Last night I wrote my first 'disgruntled parent' letter to a coach.
KoKo is getting robbed in 9th grade volleyball. First, she was one of a handful of players to attend the RLF sports excel program last summer. She does not miss practice. She does not have an attitude. She might not be the best player on the team, but she is most certainly not the worst. Yet, last night at parent's night, we saw KoKo - a 9th grader mind you - subbed out regularly during their second game while 8th graders never sat. Now when KoKo was an 8th grader last year, she chose to move up to the C team last year (and guess what - many of the girls who did not choose to move up, who just chose to have a few weeks off before winter sports, actually moved up to JV this year!) - she rarely got playing time on the C squad. And certainly not ahead of other 9th graders.
Leaving KoKo's talent out of this, what kind of message is this sending to an athlete? The parent handbook that the coaching staff sent out at the beginning of the year mentioned how attending extra work sessions (such as sports excel) might lead to extra playing time. But in KoKo's case it has led to a decrease in playing time. What sense does that make?
I am in no way calling for equal playing time. As a coach, I know that is BS. But when a talented player sits when inferior 8th graders play, what is the message that is being sent?
So I sent off an email to the coach and AD last night.
We shall see if it bears any fruit or if it falls on deaf ears as is prone for this program. And they wonder why girls are quitting sports at an alarming rate.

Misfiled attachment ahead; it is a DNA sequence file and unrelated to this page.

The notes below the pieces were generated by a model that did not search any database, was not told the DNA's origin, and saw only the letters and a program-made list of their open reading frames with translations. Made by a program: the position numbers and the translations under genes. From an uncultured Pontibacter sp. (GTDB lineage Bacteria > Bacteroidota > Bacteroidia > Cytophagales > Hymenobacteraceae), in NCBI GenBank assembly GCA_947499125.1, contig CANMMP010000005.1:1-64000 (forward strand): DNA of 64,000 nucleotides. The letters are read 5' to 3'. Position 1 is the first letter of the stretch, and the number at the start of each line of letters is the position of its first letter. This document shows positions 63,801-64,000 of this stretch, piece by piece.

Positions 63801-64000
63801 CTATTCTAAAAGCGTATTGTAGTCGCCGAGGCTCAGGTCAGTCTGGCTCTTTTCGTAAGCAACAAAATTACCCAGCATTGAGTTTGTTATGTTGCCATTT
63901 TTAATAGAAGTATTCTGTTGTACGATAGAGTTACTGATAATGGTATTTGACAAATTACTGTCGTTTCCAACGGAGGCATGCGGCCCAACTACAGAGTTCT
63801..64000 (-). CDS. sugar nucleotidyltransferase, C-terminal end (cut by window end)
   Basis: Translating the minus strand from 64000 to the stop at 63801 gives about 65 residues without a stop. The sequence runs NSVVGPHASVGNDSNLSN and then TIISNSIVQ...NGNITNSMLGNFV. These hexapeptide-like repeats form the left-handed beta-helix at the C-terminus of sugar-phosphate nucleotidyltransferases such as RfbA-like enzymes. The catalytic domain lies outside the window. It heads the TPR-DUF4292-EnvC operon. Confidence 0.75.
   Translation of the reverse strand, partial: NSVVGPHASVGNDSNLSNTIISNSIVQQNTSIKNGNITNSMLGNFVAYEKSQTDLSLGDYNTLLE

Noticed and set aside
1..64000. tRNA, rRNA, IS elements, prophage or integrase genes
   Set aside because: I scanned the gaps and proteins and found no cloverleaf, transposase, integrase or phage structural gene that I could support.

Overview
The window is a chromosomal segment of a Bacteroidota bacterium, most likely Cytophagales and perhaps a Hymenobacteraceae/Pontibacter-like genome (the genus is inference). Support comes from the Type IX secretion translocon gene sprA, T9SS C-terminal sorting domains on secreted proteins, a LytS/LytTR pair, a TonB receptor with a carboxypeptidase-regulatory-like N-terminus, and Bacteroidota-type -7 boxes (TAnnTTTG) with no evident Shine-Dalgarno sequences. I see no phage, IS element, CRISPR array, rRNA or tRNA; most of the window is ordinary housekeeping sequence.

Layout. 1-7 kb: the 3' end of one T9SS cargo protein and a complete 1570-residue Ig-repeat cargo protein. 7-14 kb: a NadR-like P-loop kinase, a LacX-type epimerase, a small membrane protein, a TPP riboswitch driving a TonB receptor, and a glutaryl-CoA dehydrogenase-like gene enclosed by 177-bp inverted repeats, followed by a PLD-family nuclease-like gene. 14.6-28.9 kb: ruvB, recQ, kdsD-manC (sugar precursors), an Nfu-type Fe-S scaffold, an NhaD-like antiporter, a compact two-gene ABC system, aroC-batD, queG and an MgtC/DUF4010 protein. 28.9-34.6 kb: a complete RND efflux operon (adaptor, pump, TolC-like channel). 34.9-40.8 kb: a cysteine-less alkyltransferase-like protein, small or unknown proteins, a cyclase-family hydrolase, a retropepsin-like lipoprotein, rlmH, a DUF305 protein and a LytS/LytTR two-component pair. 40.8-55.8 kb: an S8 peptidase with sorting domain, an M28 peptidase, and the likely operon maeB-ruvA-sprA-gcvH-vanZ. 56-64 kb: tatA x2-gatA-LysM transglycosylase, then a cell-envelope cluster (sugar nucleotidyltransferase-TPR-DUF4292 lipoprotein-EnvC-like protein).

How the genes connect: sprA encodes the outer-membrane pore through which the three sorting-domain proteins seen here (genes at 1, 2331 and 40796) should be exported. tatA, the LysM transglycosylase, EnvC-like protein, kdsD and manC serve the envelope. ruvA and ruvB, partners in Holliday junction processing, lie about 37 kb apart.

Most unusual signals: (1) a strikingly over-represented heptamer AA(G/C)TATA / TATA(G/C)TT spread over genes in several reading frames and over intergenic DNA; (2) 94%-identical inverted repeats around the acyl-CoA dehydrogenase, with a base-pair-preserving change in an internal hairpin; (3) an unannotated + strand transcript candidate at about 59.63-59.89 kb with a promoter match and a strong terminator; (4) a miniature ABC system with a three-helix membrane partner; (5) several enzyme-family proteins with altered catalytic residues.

Here is a great example - Kristie used to volunteer coach 5th and 6th grade girls basketball. When she decided to stop, the head coach got her a plaque and had all her former players sign it. Well, we just got around to hanging the plaque up. One day I couldn't help but notice as I was looking at it, all of the players who have been weeded out. Upwards of 90 percent. Now what does that tell you about the health of a program?
But again, just look at the attendance levels for sports. The volleyball bleachers were almost empty - even though it was parents night. The same is true for winter sports - well the boys basketball program reels them in, but that might be because they are cooped (or it could be that the coach runs a positive program). Even the football games are sparsely attended.
What has happened? I remember a local business owner stop me on the street when I walked by his car dealership and he assured me that they would be tailgating before our second home game of my junior football season. And that was after not winning a game my first two years of varsity football!
And it is not like the programs have been unsuccessful in terms of wins and losses. They have not.
I think it's simply a disconnect between the public, parents, and the sports program.
And it's sad too because sports could be so much more meaningful for the kids. Again, I'll plug Mumm's program, but just look at this week how his players have worked with the special olympics. And that is just one small element of what makes his program so rewarding for players. Sure, some quit, but there are a lot who remain. There are even some who decide to come out their senior years - and they always find a role on the team. How rare is that?
Again, sports can mean so much to a kid. Or so little.